If you measure anything at all, measure your validations.  They are the leading indicator for the Startup.  They lead to success in the business.


Blogging Gazelle is published daily by Shawn Carson

“Never trust a computer you can’t throw out a window” – Steve Wozniak

This is a great quote where you get to decide what it means.  It came from Guy Kawasaki’s book “Reality Check” and I think it’s the “anti-technology” technology manifesto…

For me it’s about making sure the technology serves a purpose other than itself.  In other words, people buy technology to solve problems and to achieve their goals.  Your product development should take this into account, making sure you consider how the customer will “live with it” after the sale.

We’re talking about more than a spreadsheet exercise here.  This gets into the “delight” zone of customer value.

Know this, if your app or your device does not solve a problem with minimal effort and a sweet experience, it’s always possible it gets thrown out a window…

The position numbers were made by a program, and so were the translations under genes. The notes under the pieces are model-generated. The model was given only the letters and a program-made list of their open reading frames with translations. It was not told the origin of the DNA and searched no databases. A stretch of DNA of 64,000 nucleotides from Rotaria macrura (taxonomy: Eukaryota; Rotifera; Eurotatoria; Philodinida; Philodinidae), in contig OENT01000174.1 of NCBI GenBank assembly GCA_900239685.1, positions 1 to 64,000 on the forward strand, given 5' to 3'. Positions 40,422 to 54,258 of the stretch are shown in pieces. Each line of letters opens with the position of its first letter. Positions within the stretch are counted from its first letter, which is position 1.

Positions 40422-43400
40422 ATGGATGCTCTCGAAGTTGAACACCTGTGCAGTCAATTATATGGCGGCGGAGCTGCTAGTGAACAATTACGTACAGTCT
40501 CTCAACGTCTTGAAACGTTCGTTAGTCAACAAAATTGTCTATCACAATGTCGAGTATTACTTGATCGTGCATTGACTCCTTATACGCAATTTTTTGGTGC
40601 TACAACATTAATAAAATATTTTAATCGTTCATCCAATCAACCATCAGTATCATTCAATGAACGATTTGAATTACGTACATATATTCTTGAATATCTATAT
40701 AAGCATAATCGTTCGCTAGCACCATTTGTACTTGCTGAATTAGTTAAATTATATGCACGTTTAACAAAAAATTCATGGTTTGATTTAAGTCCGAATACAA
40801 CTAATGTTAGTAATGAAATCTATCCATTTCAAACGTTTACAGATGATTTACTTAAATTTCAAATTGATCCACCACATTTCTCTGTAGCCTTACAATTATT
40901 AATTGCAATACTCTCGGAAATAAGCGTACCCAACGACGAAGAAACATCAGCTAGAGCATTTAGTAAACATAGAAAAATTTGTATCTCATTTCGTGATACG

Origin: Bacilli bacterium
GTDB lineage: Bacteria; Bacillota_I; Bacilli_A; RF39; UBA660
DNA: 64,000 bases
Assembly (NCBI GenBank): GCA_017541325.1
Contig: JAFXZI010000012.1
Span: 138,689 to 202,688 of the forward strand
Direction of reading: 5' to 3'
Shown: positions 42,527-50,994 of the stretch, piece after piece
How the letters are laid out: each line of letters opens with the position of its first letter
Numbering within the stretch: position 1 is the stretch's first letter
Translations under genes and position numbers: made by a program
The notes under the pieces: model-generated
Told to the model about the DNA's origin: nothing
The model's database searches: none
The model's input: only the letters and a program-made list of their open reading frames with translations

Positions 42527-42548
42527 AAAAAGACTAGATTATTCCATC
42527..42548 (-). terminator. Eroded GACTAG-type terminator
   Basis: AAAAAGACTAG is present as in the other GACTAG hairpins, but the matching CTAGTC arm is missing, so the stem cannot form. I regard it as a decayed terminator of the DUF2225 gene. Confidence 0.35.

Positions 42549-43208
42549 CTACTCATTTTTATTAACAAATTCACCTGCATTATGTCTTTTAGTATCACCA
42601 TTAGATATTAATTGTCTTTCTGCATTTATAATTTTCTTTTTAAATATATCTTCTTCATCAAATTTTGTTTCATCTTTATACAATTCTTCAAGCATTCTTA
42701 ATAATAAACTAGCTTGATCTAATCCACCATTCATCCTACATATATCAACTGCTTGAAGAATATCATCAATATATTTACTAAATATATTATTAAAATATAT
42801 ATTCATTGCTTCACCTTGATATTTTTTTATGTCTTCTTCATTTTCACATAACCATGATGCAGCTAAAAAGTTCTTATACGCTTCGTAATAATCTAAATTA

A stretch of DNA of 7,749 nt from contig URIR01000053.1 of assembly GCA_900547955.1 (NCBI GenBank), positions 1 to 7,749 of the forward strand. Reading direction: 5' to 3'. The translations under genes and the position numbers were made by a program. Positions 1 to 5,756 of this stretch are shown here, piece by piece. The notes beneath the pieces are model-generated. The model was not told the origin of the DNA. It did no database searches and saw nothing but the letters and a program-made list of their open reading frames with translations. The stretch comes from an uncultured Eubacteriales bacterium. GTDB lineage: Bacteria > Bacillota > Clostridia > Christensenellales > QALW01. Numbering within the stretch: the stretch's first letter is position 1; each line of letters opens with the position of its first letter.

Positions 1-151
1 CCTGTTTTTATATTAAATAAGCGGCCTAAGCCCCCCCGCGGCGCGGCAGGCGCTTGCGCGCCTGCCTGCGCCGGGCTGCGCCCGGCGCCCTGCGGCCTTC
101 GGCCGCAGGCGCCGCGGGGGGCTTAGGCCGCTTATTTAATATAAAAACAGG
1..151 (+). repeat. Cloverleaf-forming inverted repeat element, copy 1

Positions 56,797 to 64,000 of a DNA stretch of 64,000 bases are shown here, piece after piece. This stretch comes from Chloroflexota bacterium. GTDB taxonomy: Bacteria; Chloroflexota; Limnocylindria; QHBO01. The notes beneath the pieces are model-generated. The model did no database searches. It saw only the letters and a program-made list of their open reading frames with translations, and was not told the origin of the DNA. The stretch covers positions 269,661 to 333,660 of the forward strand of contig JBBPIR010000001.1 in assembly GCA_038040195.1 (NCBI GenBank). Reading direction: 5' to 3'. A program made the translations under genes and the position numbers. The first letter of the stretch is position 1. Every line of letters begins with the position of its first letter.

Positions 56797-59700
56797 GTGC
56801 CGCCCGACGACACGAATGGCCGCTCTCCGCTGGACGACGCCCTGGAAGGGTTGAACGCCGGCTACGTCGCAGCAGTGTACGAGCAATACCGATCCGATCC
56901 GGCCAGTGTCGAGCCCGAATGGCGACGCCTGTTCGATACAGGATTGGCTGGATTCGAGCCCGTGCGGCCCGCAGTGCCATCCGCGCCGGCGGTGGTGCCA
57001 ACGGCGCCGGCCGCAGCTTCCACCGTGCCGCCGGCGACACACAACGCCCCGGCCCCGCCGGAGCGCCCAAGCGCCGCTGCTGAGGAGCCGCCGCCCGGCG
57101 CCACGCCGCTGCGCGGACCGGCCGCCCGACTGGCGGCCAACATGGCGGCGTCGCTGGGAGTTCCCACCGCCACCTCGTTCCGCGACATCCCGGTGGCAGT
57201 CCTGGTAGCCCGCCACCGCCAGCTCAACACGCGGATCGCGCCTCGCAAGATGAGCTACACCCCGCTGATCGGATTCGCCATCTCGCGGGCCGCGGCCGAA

Blogging Gazelle is published daily by Shawn Carson

“You need to allocate 60 days effort before you start building your product and 10% of your budget to get the Market Validation work done.” – Rob Adams

This is bold advice from “If You Build It Will They Come?”  and it flows in parallel with the customer discovery process.  Rob Adams just put some numbers on it.

Understanding your value proposition and market is important.  So important that Adams recommends two full months of effort to nail it down.  Allocating budget means get out of the office and talk to people.  You can’t Google your way through customer discovery.  Go to trade shows.  Talk to industry experts and leaders in your market segments.  You may consider buying a market research study from one of the leading research firms.  They aren’t cheap.